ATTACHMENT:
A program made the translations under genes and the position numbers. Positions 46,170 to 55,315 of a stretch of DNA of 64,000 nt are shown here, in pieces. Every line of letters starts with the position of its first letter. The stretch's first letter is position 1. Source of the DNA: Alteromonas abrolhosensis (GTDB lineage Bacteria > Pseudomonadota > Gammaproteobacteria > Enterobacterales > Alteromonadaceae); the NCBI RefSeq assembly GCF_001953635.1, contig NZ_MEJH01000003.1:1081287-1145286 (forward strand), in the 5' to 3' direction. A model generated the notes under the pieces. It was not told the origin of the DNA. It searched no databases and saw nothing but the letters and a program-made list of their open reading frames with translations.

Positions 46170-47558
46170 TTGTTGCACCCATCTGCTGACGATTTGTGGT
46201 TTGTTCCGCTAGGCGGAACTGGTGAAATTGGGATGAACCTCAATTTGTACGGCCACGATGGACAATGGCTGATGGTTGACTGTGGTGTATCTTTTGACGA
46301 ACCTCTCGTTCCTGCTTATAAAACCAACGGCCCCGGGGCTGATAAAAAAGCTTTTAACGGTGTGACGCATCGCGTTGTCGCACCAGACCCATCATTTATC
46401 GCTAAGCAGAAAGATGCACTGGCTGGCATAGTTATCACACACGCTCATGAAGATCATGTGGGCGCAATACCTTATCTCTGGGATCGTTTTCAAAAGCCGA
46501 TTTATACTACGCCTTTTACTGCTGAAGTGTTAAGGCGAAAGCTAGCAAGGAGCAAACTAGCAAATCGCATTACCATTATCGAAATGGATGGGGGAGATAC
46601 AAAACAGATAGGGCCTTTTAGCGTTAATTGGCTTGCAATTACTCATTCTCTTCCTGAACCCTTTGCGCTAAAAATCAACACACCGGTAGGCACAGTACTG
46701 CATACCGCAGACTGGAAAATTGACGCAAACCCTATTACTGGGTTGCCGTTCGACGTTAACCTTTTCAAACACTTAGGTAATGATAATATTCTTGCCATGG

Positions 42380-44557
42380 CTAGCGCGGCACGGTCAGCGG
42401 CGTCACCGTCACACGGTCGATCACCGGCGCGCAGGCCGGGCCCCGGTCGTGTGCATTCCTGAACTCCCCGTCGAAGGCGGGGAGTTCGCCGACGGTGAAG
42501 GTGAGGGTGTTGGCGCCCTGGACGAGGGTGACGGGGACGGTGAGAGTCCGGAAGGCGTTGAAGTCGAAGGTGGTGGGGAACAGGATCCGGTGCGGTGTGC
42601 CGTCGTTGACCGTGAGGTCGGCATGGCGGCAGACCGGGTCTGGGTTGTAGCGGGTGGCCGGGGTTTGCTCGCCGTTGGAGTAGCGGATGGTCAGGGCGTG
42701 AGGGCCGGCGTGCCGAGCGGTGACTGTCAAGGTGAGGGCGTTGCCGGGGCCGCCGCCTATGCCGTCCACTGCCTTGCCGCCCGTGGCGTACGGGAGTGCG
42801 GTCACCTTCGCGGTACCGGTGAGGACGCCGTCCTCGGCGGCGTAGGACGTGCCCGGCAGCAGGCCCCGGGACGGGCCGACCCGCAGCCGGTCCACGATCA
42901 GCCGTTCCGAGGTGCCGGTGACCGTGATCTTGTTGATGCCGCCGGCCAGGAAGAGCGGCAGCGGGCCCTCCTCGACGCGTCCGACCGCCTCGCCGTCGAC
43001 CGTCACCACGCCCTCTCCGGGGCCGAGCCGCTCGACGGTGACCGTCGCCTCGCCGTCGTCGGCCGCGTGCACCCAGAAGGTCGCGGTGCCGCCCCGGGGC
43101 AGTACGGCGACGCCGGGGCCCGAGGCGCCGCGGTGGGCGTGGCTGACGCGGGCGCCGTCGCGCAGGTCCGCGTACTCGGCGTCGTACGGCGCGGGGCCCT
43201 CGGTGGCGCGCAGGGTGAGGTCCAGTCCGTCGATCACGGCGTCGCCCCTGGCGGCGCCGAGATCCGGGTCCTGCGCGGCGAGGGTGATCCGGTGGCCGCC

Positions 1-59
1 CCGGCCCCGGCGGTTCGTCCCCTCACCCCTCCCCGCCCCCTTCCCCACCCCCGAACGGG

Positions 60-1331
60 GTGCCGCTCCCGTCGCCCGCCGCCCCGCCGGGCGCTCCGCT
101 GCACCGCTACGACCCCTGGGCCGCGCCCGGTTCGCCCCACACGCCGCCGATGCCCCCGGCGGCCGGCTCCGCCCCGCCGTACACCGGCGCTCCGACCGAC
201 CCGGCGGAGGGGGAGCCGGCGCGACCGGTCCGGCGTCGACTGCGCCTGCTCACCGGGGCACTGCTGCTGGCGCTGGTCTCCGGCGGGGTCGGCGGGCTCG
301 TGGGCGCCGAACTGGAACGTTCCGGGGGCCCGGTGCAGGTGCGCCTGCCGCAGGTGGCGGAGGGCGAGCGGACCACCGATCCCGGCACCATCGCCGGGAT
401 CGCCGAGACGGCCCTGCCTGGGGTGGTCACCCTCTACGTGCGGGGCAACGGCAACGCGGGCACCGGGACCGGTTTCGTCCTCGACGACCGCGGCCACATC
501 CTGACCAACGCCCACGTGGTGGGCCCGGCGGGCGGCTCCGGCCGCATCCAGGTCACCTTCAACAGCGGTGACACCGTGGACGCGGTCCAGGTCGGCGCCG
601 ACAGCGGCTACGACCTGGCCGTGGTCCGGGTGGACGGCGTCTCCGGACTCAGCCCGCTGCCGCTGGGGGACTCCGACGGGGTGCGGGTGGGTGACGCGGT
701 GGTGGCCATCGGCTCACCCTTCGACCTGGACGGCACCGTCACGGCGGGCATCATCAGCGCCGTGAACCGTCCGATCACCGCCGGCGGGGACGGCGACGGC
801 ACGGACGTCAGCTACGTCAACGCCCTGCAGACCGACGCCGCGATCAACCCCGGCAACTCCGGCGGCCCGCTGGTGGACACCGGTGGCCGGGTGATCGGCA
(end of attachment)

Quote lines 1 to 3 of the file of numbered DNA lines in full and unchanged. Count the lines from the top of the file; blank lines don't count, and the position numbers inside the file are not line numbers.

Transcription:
A program made the translations under genes and the position numbers. Positions 46,170 to 55,315 of a stretch of DNA of 64,000 nt are shown here, in pieces. Every line of letters starts with the position of its first letter. The stretch's first letter is position 1. Source of the DNA: Alteromonas abrolhosensis (GTDB lineage Bacteria > Pseudomonadota > Gammaproteobacteria > Enterobacterales > Alteromonadaceae); the NCBI RefSeq assembly GCF_001953635.1, contig NZ_MEJH01000003.1:1081287-1145286 (forward strand), in the 5' to 3' direction. A model generated the notes under the pieces. It was not told the origin of the DNA. It searched no databases and saw nothing but the letters and a program-made list of their open reading frames with translations.

Positions 46170-47558
46170 TTGTTGCACCCATCTGCTGACGATTTGTGGT